Summer from a meteorological perspective starts on Saturday with appears to be a pretty warm intro -- temperatures that will probably be around or above 90 for the first couple of days of June. While it's a fair bit above average, we are getting our first 90 later than we have in any year since June 6th, 2008. Summery weather will be in vogue this year but we're not looking at as persistent a heat as we have had in past years.
The first sign for that is the lack of drought in the Corn Belt and Ohio Valley -- these areas in the summer are source regions for our heat. With the current drought picture confined further west -- over the High Plains and Southwest, the heat ridge will be more prone to develop over Texas as opposed to Georgia later this summer as the drought-prone regions show a greater tendency to warm excessively. Our thinking on a national level is that the Plains and South have a hot summer overall but that our episodes of heat will be shorter in duration.as parts of the Plains baked in July and we tapped into some of that heat during early August. However, on the whole 2001 was not a terribly hot summer from a temperature standpoint as July was rather cool compared to average.
Our analog, or comparison years, for this year feature the following criteria: First, years where April and May temperatures were within a couple of degrees of what we experienced in 2013. This gave us about 15 years to sample going back to 1874. From there, I sliced out the pre-1940 data as those temperatures were not taken at the Airport. That left us eight years. Second, I focused on the years where we were in a relatively neutral Nino/Nina state in Spring such as this year. That left us 1951, 1981, and 2001 as our best comparison years to work from. None of the three were terribly warm, with 2001 the warmest of the set and the one I'm leaning into as it's closer to modern climate. Each of the three years featured at least one or more cool months -- 1951 and 1981 featured two in June and August, with 2001 focusing in on July being cooler than average.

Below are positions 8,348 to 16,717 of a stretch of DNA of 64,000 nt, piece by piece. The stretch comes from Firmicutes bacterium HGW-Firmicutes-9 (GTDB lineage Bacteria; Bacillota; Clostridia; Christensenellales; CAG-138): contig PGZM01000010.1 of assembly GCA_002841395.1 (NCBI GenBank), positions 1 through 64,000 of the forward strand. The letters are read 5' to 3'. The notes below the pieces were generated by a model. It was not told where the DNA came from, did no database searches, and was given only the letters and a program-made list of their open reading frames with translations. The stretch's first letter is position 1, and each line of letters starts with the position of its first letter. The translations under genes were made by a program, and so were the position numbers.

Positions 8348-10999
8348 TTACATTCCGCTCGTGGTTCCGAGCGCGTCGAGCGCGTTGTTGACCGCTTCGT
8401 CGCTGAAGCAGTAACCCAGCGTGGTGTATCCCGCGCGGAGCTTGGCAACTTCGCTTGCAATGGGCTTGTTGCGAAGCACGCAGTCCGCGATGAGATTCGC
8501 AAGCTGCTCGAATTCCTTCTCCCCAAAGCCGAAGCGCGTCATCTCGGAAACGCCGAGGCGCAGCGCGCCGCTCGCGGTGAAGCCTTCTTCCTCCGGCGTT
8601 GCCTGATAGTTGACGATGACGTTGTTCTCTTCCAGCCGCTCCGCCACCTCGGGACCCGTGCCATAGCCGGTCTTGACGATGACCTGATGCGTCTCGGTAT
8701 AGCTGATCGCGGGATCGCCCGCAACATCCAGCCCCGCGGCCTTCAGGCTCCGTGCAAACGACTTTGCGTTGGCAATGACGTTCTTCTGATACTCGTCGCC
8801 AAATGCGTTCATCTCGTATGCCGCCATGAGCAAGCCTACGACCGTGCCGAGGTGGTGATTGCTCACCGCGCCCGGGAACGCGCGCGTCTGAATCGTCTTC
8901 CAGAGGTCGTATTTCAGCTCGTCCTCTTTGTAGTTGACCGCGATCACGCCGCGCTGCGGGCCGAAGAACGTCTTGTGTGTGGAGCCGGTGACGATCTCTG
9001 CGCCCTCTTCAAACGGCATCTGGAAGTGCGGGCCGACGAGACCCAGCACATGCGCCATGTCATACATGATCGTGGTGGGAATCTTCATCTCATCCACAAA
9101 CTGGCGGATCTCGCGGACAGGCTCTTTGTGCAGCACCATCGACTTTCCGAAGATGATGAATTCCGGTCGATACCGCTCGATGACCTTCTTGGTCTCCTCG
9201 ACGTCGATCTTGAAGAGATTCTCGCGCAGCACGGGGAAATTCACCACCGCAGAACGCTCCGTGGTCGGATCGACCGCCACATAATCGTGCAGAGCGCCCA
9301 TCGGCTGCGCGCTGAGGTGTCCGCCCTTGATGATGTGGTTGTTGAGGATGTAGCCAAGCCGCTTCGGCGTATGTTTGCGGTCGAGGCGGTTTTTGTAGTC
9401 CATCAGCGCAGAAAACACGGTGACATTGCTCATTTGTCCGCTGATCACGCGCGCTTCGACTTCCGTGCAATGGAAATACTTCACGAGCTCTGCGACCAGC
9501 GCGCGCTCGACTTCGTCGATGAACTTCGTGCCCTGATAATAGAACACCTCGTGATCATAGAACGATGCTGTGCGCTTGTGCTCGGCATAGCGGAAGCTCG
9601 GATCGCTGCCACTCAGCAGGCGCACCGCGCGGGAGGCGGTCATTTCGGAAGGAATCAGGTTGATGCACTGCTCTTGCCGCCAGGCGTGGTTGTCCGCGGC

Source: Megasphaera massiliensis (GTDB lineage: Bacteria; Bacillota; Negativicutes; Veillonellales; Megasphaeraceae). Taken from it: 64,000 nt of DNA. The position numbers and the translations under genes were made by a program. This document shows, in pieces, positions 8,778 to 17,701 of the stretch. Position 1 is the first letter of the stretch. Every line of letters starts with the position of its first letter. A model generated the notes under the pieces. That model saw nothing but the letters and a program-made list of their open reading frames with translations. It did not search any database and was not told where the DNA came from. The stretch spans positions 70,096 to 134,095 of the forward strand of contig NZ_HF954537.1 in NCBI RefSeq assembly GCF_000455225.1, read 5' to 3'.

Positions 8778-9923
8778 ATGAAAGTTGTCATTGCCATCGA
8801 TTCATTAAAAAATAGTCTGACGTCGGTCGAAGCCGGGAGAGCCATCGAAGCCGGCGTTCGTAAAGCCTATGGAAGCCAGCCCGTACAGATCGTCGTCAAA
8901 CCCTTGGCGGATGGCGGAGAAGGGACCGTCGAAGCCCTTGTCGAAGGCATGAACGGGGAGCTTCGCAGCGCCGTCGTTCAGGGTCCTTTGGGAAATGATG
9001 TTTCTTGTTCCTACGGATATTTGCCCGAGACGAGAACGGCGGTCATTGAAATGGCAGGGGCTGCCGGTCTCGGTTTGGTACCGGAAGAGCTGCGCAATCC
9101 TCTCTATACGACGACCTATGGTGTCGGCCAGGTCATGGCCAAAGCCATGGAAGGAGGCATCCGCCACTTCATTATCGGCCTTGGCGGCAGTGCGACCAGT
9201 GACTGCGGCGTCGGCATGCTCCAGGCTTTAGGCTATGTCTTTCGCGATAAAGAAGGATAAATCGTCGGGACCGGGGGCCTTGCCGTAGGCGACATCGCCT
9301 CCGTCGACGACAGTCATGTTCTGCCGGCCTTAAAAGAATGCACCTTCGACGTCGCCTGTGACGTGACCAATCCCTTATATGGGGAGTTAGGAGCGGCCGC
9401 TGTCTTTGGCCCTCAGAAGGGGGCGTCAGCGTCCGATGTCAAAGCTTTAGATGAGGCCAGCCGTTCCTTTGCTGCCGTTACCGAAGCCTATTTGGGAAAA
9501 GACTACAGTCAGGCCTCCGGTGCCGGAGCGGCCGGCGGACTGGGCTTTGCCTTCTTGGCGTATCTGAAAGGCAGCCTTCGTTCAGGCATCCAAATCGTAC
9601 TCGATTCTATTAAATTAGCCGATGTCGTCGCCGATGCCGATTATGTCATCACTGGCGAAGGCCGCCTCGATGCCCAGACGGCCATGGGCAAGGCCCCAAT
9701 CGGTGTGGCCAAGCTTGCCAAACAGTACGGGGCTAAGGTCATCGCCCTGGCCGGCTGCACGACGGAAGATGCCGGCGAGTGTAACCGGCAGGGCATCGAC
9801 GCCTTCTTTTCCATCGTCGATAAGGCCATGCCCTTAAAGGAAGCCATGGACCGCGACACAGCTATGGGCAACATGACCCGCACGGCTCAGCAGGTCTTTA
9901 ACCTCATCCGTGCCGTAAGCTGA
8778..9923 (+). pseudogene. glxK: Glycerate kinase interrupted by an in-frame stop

The last three years have featured 55, 33, and 39 days of 90 or warmer. None of the three years in our data set approached that, with 2001's 23 the high water mark. Our 30-year normal is 27 and we're forecasting 24 90 degree days this year, relatively close to that normal mark. It would be the fewest number of 90 degree days since 2009 should our projections be right.
That said, while this summer won't be as brutal as part ones overall we will have intense shots of heat at a couple of occasions --with early August potentially where we see our hottest weather of the year, a bit later than the usual late July timeframe. 100 degree weather can't be ruled out later this summer but we don't foresee multiple runs of five, six, or seven days of high heat as was the case the past few summers.